Influence of Friction at the Head–Helmet Interface on Advanced Combat Helmet (ACH) Blunt Impact Kinematic Performance

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Kinesiology and Nutrition


Introduction: The purpose of this study was to compare the rotational blunt impact performance of an anthropomorphic test device (ATD: male 50% Hybrid III head and neck) headform donning an Advanced Combat Helmet (ACH) between conditions in which the coefficient of static friction (μs) at the head-to-helmet pad interface varied.

Materials and Methods: Two ACHs (size large) were used in this study and friction was varied using polytetrafluoroethylene (PTFE), human hair, skullcap, and the native vinyl skin of the ATD. A condition in which hook and loop material adhered the headform to the liner system was also tested, resulting in a total of five conditions: PTFE, Human Hair, Skullcap, Vinyl, and Hook. Blunt impact tests with each helmet in each of the five conditions were conducted on a pneumatic linear impactor at 4.3 m/s. The ATD donning the ACH was impacted in seven locations (Crown, Front, Rear, Left Side, Right Side, Left Nape, and Right Nape). The peak resultant angular acceleration (PAA), velocity (PAV), and the Diffuse Axonal Multi-Axis, General Evaluation (DAMAGE) metric were compared between conditions.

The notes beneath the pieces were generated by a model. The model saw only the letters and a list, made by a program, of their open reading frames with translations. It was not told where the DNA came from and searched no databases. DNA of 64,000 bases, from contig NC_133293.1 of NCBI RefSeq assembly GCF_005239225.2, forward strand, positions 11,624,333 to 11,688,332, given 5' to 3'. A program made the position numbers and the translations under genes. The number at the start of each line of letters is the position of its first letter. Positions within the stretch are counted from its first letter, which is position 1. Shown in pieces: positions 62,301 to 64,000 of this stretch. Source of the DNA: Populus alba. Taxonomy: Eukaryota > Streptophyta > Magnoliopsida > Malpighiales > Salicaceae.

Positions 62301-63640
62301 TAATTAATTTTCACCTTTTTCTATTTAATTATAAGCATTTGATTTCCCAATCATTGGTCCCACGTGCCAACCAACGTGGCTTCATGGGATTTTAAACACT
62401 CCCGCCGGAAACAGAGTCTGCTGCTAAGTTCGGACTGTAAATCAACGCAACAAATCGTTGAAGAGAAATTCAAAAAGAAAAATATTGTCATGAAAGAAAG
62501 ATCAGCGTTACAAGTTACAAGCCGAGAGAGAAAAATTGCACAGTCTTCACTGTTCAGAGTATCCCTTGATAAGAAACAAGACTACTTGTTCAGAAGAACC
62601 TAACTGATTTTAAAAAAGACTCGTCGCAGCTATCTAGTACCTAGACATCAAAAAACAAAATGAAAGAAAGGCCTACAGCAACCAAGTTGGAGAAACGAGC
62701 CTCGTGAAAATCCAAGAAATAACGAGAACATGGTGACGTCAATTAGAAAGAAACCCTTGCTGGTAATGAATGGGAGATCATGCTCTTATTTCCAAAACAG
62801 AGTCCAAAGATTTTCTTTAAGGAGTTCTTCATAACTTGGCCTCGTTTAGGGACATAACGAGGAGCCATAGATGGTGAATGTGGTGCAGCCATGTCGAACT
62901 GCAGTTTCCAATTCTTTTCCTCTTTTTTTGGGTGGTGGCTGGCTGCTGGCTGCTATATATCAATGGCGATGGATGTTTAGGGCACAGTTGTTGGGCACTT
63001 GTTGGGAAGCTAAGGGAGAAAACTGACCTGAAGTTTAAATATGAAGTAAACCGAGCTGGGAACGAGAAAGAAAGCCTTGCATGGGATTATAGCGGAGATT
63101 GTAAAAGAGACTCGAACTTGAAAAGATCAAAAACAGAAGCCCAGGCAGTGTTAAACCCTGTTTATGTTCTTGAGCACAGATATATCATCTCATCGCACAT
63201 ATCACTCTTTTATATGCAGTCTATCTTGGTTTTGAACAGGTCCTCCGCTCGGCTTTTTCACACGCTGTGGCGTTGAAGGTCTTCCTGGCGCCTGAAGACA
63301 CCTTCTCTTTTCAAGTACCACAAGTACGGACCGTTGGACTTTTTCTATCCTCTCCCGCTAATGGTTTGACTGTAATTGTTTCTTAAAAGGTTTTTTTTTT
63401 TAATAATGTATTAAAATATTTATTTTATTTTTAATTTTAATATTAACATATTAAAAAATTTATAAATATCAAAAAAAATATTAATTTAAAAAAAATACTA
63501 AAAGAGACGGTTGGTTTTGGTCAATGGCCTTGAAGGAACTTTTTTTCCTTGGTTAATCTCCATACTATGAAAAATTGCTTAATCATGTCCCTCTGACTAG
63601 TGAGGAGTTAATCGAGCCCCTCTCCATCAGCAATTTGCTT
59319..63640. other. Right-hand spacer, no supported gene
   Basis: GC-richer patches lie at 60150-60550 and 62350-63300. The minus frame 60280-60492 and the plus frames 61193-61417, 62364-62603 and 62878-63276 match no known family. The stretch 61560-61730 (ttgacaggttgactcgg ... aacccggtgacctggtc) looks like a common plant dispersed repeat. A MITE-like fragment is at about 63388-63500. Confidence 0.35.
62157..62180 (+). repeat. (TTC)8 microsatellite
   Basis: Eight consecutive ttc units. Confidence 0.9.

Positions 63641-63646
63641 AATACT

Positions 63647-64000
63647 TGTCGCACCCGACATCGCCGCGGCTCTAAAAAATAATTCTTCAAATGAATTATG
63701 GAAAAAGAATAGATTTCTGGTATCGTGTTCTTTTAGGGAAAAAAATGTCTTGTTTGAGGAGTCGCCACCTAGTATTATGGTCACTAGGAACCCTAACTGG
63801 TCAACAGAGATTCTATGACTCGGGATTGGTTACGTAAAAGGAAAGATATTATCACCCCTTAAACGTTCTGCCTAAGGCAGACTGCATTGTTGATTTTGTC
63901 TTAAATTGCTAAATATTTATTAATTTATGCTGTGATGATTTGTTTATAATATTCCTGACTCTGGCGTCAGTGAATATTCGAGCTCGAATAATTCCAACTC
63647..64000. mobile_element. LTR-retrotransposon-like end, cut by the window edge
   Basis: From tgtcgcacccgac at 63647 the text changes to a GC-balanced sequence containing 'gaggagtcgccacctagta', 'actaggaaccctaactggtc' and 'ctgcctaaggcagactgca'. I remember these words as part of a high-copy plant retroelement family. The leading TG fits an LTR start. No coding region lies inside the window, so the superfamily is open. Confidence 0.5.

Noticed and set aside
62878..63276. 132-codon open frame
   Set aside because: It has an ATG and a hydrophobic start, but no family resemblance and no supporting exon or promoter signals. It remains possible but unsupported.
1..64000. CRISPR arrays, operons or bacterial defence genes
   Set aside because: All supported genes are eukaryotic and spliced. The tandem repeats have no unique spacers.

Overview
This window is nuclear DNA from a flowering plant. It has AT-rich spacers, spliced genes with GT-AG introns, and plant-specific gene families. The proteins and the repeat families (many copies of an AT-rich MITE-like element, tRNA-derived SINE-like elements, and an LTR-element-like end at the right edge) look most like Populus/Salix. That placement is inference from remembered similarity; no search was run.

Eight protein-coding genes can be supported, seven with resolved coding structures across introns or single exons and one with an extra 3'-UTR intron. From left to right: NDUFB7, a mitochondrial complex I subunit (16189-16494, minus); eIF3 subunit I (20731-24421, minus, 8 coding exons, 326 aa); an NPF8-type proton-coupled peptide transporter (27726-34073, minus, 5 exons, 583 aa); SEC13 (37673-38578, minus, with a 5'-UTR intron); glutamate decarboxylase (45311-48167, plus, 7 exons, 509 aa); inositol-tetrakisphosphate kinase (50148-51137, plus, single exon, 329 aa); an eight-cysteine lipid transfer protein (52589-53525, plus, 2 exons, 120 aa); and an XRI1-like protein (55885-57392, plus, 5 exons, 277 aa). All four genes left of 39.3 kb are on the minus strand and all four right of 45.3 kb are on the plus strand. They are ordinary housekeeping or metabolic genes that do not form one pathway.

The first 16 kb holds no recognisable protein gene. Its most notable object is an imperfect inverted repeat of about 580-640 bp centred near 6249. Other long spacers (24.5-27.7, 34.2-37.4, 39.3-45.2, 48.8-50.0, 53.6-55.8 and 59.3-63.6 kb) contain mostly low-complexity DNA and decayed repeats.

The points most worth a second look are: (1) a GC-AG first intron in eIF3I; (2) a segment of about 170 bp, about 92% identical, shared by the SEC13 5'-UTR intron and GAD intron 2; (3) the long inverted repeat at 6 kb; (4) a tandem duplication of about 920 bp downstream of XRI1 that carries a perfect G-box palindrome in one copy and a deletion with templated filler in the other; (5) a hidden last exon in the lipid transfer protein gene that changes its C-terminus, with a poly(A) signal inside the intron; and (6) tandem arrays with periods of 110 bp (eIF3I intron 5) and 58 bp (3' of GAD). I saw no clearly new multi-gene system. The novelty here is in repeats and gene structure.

Results: No pairwise differences were observed between conditions for PAA. A positive correlation was observed between mean μs and PAA at the Front (τ = 0.28; P = .044) and Rear (τ = 0.31; P = .024) impact locations. The Hook condition had a mean PAV value that was often less than the other conditions (P ≤ .024). A positive correlation was observed between mean μs and PAV at the Front (τ = 0.32; P = .019) and Right Side (τ = 0.57; P < .001) locations. The Hook condition tended to have the lowest DAMAGE value compared to the other conditions (P ≤ .032). A positive correlation was observed between the mean μs and DAMAGE at the Rear (τ = 0.60; P < .001) location. A negative correlation was observed at the Left Side (τ = -0.28; P = .040), Right Side (τ = -0.58; P < .001) and Left Nape (τ = -0.56; P < .001) locations.

Conclusions: The results of this study indicate that at some impact locations kinematic responses can vary as a function of the friction at the head-to-helmet pad interface. However, a reduction in the coupling of the head-helmet pad interface did not consistently reduce head angular kinematics or measures of brain strain across impact locations. Thus, for the ACH during collision-type impacts, impact location as opposed to μs seems to have a greater influence on head kinematics and rotational-based measures of brain strain.

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Military Medicine

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